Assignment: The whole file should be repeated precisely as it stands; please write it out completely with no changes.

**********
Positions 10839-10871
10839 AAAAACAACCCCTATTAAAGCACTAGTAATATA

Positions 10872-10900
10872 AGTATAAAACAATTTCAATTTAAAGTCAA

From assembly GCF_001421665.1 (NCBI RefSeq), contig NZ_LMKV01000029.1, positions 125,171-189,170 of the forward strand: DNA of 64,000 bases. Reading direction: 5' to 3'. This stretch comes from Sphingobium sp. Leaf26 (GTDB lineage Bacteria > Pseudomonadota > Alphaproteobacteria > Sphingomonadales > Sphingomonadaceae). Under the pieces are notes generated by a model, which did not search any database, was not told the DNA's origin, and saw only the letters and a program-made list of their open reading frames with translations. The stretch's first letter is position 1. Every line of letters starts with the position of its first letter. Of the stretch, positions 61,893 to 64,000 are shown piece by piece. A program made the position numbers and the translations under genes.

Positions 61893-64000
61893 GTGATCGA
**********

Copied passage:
Positions 10839-10871
10839 AAAAACAACCCCTATTAAAGCACTAGTAATATA

Positions 10872-10900
10872 AGTATAAAACAATTTCAATTTAAAGTCAA

From assembly GCF_001421665.1 (NCBI RefSeq), contig NZ_LMKV01000029.1, positions 125,171-189,170 of the forward strand: DNA of 64,000 bases. Reading direction: 5' to 3'. This stretch comes from Sphingobium sp. Leaf26 (GTDB lineage Bacteria > Pseudomonadota > Alphaproteobacteria > Sphingomonadales > Sphingomonadaceae). Under the pieces are notes generated by a model, which did not search any database, was not told the DNA's origin, and saw only the letters and a program-made list of their open reading frames with translations. The stretch's first letter is position 1. Every line of letters starts with the position of its first letter. Of the stretch, positions 61,893 to 64,000 are shown piece by piece. A program made the position numbers and the translations under genes.

Positions 61893-64000
61893 GTGATCGA